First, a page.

This month, the Purdue Varsity Glee Club Choir makes the long trip from West Lafayette, Indiana to Sydney, New South Wales. For Australians, it will be a rare opportunity to experience a truly American tradition.

A notable feature of American campus life, glee clubs are choral ensembles – historically made up of male voices, but increasingly featuring female and non-binary voices – specialising in the singing of a diverse array of music from ecclesiastical to barbershop, the patriotic to the popular.

Purdue University Glee Club Choir. Photo supplied

Purdue’s Varsity Glee Club dates back more than 125 years, back to the early years of a university founded after the American Civil War as a college of science, technology and agriculture. William “Bill” Griffel is the Glee Club’s Director and has held the post since 2008. He also serves as a guest conductor and collaborator with Purdue University Bands and the Lafayette Symphony Orchestra, among others.

“These students rehearse every day and they perform between 20 and 30 times a year,” Griffel tells Limelight. “They tour all across the state and a couple times a year, during their fall or spring breaks, they travel some significant distances in the United States and overseas. It’s worth mentioning that this is something the students volunteer for. They don’t receive academic credit for being in the ensemble or any form of payment.”

Purdue University Glee Club Choir. Photo supplied

Most of the Glee Club’s singers sang in High School, where the glee tradition remains strong. Entry to Purdue’s Glee Club is by audition and invitation, Griffel says.

“We audition every spring and they’re either incoming freshmen, or students who are currently on campus. We also have graduate students wanting to get involved. For example, one of our members is doing his PhD in chemical engineering.”

Though Purdue’s current Glee Club lineup is an all-male affair, Griffel says auditions are open to all genders. “It’s a completely open audition process. Students are auditioned based on their voice. I will take anyone that fits the needs of the ensemble any particular year.”

Purdue Glee Club’s upcoming trip to New Zealand and Australia is the first it has undertaken to the region since the early 1990s. Bringing a large party of young men a great distance is always a challenge, Griffel chuckles.

“Basically, I’m the one who wrangles them all but they’re all pretty experienced, and by now they kinda know what is and what isn’t acceptable. They’re ambassadors for Purdue and they all understand that responsibility very clearly.”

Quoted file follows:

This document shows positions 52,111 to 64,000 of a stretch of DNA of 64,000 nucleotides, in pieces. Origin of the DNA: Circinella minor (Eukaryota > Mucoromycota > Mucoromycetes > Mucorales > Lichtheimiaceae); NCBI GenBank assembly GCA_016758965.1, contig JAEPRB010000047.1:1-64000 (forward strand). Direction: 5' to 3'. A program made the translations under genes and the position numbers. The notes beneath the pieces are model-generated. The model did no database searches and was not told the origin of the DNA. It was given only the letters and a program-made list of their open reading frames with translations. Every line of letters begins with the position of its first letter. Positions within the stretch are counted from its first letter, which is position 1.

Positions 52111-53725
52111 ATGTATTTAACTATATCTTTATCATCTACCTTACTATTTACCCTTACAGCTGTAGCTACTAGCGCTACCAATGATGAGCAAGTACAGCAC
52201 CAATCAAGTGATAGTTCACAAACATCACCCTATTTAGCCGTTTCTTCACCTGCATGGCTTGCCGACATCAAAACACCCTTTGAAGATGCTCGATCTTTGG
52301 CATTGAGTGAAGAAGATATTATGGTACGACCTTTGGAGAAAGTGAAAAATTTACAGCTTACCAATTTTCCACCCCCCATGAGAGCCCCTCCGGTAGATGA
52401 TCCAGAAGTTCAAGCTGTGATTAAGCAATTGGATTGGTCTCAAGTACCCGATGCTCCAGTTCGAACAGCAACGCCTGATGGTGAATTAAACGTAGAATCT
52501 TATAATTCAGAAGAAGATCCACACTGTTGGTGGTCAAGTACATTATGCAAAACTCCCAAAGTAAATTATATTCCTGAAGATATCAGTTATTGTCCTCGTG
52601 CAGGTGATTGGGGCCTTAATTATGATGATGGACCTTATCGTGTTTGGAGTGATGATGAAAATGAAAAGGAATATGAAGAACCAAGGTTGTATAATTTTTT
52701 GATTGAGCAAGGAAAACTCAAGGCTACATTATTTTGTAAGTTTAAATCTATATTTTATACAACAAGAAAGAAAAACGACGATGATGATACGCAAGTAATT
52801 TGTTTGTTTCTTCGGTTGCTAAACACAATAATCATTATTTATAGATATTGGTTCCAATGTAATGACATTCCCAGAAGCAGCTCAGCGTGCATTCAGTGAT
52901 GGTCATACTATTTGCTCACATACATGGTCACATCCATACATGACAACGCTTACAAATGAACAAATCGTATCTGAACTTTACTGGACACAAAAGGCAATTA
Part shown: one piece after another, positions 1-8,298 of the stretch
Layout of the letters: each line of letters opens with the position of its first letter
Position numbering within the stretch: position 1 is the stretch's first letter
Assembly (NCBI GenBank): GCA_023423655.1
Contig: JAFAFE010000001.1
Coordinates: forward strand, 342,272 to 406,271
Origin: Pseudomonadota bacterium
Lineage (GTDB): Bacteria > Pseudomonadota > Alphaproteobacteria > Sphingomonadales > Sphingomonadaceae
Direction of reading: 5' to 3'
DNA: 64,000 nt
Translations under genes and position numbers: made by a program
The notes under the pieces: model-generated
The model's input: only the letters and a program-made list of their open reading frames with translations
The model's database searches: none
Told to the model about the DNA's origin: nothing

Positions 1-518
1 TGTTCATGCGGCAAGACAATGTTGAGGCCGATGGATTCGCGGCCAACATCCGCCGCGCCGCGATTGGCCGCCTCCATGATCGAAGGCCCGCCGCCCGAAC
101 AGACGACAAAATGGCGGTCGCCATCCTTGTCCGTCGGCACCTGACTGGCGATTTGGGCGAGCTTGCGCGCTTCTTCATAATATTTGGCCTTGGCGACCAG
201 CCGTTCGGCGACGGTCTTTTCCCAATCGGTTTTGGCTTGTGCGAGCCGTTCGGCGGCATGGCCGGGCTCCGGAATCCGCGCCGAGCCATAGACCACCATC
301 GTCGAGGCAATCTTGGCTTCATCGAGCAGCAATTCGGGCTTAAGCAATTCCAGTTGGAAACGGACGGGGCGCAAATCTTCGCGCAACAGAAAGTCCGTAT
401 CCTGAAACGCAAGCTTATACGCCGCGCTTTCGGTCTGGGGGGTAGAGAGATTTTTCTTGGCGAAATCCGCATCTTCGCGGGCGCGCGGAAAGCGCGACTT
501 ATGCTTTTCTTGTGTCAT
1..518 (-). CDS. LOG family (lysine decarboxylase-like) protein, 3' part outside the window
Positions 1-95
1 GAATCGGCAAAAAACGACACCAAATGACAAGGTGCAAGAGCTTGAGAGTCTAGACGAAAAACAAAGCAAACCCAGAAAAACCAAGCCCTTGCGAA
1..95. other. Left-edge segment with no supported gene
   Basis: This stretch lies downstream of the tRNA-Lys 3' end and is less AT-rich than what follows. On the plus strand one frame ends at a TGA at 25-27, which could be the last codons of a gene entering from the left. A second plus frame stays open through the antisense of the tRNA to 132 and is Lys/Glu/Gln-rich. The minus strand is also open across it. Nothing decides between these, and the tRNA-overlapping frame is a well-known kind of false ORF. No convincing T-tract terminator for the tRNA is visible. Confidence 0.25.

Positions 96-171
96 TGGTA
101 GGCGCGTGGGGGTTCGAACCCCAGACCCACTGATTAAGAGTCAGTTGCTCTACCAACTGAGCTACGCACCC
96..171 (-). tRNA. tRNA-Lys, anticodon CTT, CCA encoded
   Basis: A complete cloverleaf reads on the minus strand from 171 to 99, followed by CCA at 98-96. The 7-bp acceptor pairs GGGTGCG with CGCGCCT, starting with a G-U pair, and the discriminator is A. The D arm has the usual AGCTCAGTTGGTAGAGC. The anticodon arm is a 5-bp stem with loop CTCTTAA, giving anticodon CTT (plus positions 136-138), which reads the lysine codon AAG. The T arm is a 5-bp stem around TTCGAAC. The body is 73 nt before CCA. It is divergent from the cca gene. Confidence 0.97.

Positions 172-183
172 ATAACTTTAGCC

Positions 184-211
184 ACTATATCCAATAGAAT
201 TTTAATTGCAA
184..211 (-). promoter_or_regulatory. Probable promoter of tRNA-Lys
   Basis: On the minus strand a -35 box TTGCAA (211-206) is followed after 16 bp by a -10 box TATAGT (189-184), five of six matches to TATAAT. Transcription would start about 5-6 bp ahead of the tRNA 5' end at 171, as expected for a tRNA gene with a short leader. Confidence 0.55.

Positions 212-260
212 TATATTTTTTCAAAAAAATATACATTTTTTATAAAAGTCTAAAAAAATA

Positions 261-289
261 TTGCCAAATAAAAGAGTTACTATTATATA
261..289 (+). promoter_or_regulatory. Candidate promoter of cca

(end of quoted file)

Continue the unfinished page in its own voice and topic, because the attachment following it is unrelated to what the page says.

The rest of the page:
Purdue University Glee Club Choir. Photo supplied

The New Zealand and Australian performances will be conducted according to Purdue tradition with the singers in white tie and tails. Before and after each show, they mingle with the incoming audience, shaking hands and introducing themselves by name.

“That’s one of the big things we’re known for and something that is really important to us,” Griffel says. “It’s really something that helps these young men prepare for their futures. One thing we hear over and over from our alumni is how important it was for them to learn those skills – to stand up and perform; to introduce themselves and speak with people they don’t know, one to one. And most of our audiences seem to really love it, too.”

After every performance, adds Griffel, the singers descend from the stage and present a white carnation – worn in their jacket buttonholes throughout the show – to members of the audience.

The Purdue Glee Club’s New South Wales performances – the first in the Sydney Conservatorium of Music’s Verbrugghen Hall; the second at the Kinross Wolaroi School in Orange – will be a showcase of everything the choir does best, ranging from classical choral to contemporary rock.

“We do jazz, we do rock, we do barbershop as well,” say Griffel. “We pride ourselves on having a program that can be appealing to all audiences. A little bit of everything for everybody. But whatever it is, they sing it at a very, very high level.”

The Purdue University Glee Club Choir performs at Verbrugghen Hall, Sydney Conservatorium of Music on 18 May and Kinross Wolaroi School, Orange on 20 May.

Attendance at the performance is by donation at door, with all proceeds going to Australian community-based projects. Please register here.

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